Tagged With spiders

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Imagine this thing that has actually happened: You're in the US when your infant develops a strangely-shaped skin lesion. Seeing this disgusting skin lesion and thinking it might be anthrax, you take your child to the doctor. "Doc, I think I my kid has anthrax," you might say. The doctor's eyes roll. "It's obviously a spider bite," doc probably replies. Turns out your kid had anthrax all along.

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Recent news reports that a man had both his legs amputated after being bitten by a white-tailed spider have again cast this spider in a negative light. Experts have since said amputations may have been wrongly blamed on a spider bite, and authorities now consider a bacterial infection to be responsible for the man’s injuries. Despite this, the damage to the largely harmless white-tail may have been done.

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Say hello to Califorctenus cacachilensis, a new species of spider found in a remote mountain region of Baja California Sur. This elusive, softball-sized arachnid prefers the dark and cosy confines of caves, which seems entirely appropriate given its gruesome appearance. Also, we are never going into caves ever again.

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Spider silk has some amazing properties, with a higher tensile strength than steel (though still half that of Kevlar), while being highly ductile. Forget about bullet-proof vests or web-shooters, when can I wear the stuff... without having to run through the bush with my eyes closed? Turns out the answer is "now", or at least "soon", with the US-based Bolt Threads debuting its first spider-silk garment — a tie.

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2016 was a difficult year and 2017 doesn't stand to get any better, so here's the bad news — the ghost spiders have flown over to a remote island, evolving into new species scientists were previously unaware of. In order to fly, spiders use a technique called ballooning, turning their silk into a sort of kite that takes them long distances. National Geographic reports that a new study finds that ghost spiders — named for their light complexion — ballooned themselves to the famous Robinson Crusoe Island and have since evolved at a rapid pace.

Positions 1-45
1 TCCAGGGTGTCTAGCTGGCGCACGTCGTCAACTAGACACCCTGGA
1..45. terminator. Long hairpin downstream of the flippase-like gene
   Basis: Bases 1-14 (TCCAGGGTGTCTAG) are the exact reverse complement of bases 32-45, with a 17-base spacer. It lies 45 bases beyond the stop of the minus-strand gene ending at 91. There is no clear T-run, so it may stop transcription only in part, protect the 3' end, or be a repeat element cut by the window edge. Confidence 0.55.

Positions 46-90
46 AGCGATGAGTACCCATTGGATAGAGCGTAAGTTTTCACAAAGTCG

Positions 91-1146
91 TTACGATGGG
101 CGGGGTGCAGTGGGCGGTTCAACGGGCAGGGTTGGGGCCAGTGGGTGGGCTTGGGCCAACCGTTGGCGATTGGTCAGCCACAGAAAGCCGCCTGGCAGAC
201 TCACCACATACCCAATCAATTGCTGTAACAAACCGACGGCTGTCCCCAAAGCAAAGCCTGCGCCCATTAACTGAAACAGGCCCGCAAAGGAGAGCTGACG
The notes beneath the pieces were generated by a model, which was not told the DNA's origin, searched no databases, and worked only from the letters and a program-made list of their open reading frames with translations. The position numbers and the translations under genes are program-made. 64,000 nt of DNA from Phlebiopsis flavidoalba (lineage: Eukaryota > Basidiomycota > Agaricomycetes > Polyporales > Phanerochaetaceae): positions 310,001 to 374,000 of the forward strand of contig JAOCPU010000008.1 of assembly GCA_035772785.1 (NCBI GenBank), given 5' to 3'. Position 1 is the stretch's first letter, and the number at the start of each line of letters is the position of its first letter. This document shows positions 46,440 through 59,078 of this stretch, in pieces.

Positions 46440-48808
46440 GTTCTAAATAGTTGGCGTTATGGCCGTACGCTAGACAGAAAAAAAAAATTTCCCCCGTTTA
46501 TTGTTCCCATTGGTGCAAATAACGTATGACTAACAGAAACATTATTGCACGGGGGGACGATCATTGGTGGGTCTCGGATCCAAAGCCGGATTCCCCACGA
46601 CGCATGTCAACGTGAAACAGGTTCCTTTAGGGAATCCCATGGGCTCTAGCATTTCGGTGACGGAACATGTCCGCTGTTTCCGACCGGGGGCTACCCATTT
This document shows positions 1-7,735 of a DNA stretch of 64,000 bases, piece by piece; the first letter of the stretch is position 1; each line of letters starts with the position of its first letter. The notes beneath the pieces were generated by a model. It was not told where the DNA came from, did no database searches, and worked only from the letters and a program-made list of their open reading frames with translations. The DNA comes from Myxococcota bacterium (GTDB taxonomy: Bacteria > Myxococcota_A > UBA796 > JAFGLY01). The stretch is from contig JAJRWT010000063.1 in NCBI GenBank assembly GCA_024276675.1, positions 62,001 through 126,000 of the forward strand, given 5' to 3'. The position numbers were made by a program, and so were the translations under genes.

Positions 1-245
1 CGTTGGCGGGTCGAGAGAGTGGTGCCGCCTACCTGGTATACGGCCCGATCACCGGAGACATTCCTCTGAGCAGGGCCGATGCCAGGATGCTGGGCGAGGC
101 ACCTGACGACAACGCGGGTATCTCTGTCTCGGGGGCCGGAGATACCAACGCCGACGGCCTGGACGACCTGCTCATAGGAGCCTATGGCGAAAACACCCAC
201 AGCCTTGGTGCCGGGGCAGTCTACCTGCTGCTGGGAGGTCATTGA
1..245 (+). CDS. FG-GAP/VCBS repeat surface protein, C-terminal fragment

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Researchers from the UK and Spain have shown that spiders are capable of tuning their webs, allowing these eight-legged critters to receive specific information about their environment, including the presence of prey, potential mates and the structural condition of the web.

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Trap-jaw spiders hunt by sneaking up on their prey and rapidly snapping their mandibles shut, but scientists weren't entirely sure about the mechanics involved. Using high-speed video, researchers from the Smithsonian's National Museum of Natural History have chronicled just how these spiders manage such an impressive combination of power and speed. The details can now be found in Current Biology.

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Video: Here's time lapse footage of a garden orb spider building out its web. It's really interesting to see the process from the start when it seems like a few random strands connected to each other, and especially cool to see it at the end when it's all completed and ready to catch its first prey. The whole web spinning process is detailed perfectly to help you understand what's going on too.

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Spiders are notorious for their bizarre and often violent mating practices. New research shows that, in order to avoid getting eaten during sex, male nursery spiders will tie up their partners with silken threads. And yes, it's as horrible as it sounds.